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Moral Equivalence, Etc.

Xi Jinping, head of the Chinese Communist Party, at a Party meeting on October 18, 2017 (China Daily via Reuters)

Today on Fox & Friends, President Trump said, “We have to stand with Hong Kong, but I’m also standing with President Xi.” Once upon a time, we conservatives had a name for this: “moral equivalence.” We didn’t like it, and we were right.

What manner of man is Xi Jinping? He is presiding over the most brutal, most repressive period in China since Mao’s Cultural Revolution. Jerome A. Cohen made this point to me in an interview last year. (Cohen is the dean of China scholars in the U.S.)

Last Sunday, the New York Times splashed across its front page a report headed “‘Show Absolutely No Mercy’: Inside China’s Mass Detentions.” The quotation in the headline was of Xi Jinping. A leaker inside the Chinese Communist Party had given the Times more than 400 pages of CCP internal documents. They relate to the Uyghurs and other minorities in northwestern China. The Communists have rounded up more than a million of them and put them in concentration camps. Many have been killed, and more are sure to be killed.

This is one reason some of us may react negatively when the U.S. president says he is “standing with President Xi.” We certainly clobbered Barack Obama over less.

Also on Fox & Friends, President Trump again talked about CrowdStrike, the cybersecurity company. It is “a Ukrainian company,” he said. CrowdStrike figures in the theory of the president and many of his supporters regarding the 2016 election. They say that Ukraine, not Russia, hacked the Democratic National Committee and then tried to make Russia look like the culprit.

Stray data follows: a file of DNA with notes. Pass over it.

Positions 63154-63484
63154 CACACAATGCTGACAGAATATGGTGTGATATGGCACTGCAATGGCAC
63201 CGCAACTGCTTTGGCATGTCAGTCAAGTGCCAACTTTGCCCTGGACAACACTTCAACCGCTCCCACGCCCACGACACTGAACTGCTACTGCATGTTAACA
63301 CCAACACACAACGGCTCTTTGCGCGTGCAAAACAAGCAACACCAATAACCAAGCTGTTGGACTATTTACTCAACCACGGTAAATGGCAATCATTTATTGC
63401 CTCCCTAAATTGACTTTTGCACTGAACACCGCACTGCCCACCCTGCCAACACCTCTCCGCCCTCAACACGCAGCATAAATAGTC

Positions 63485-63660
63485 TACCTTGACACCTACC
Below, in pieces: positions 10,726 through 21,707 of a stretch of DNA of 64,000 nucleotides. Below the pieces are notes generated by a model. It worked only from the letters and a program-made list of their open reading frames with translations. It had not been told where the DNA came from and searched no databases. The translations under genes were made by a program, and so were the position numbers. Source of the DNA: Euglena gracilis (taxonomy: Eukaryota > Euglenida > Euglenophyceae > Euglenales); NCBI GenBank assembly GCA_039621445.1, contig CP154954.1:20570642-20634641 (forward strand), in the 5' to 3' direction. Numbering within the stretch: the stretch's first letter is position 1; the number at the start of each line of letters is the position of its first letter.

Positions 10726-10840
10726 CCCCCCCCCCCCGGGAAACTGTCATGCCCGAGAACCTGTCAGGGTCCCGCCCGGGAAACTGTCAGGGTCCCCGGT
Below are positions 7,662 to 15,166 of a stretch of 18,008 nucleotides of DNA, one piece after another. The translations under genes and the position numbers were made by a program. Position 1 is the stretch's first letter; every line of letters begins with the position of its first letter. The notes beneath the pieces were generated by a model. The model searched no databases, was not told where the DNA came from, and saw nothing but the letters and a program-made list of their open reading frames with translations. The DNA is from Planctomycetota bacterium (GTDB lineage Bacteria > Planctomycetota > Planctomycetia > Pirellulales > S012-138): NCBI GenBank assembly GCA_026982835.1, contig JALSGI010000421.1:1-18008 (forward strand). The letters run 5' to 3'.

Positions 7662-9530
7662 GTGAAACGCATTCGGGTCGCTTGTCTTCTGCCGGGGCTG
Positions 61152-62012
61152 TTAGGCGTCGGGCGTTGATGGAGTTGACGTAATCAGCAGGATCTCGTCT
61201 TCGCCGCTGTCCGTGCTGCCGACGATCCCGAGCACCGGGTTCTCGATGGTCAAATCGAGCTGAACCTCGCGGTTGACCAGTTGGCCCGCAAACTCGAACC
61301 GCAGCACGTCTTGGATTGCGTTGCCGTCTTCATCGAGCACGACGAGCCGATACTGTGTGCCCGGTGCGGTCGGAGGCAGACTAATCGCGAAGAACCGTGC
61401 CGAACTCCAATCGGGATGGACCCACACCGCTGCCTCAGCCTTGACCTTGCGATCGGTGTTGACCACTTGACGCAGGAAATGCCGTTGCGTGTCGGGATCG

This theory has been “completely debunked,” as Tom Bossert said in September. (Bossert was President Trump’s first homeland-security adviser.)

Trump continues to call CrowdStrike “a Ukrainian company,” owned by a Ukrainian oligarch. In fact, it is an American company, based in Sunnyvale, Calif. It was founded in 2011 by three Americans: George Kurtz, Dmitri Alperovitch, and Gregg Marston. The second of those, true, was born in Russia — the Soviet Union, actually (Moscow, 1980). He came to America when he was a teen. The family lived in Chattanooga, Tenn. Dmitri went to Georgia Tech.

In an interview with Forbes last year, he said, “This country has been incredibly good to me. I’m a citizen and proud to contribute to the economic and national security of the country. I’m very happy my parents made the decision for our family to immigrate to America.”

CrowdStrike is employed by the National Republican Congressional Committee. Apparently, it is the cybersecurity company of choice.

Finally, I would like to call attention to this column by Joseph Kristol and Stephen Petraeus. It is headed “Trump’s ill-advised pardons will damage Americans’ view of the military.” As you know, the president issued pardons for servicemen convicted or accused of war crimes. The co-authors of the column are veterans of the Afghan War.

In my Impromptus today, I quote a tweet by President Trump: “We train our boys to be killing machines, then prosecute them when they kill!” I also quote a tweet by Ben Shapiro, written on Veterans Day: “Thank you to those who have served and are serving in the US military, the greatest, most moral military on the planet.”

One respondent to Ben said, “Not sure what a moral military is but happy Veterans Day.” I think most of us can understand what Ben meant.

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